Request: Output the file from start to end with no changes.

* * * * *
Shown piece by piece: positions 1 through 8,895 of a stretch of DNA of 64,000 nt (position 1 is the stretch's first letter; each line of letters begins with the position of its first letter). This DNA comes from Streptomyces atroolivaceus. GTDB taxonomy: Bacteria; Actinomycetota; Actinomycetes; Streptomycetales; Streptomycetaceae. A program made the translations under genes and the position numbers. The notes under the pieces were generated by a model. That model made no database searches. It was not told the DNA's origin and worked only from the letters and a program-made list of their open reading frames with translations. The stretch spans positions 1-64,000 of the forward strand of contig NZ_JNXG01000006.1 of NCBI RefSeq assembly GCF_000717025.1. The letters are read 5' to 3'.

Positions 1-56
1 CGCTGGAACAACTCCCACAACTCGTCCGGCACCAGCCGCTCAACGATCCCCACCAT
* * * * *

Shown piece by piece: positions 1 through 8,895 of a stretch of DNA of 64,000 nt (position 1 is the stretch's first letter; each line of letters begins with the position of its first letter). This DNA comes from Streptomyces atroolivaceus. GTDB taxonomy: Bacteria; Actinomycetota; Actinomycetes; Streptomycetales; Streptomycetaceae. A program made the translations under genes and the position numbers. The notes under the pieces were generated by a model. That model made no database searches. It was not told the DNA's origin and worked only from the letters and a program-made list of their open reading frames with translations. The stretch spans positions 1-64,000 of the forward strand of contig NZ_JNXG01000006.1 of NCBI RefSeq assembly GCF_000717025.1. The letters are read 5' to 3'.

Positions 1-56
1 CGCTGGAACAACTCCCACAACTCGTCCGGCACCAGCCGCTCAACGATCCCCACCAT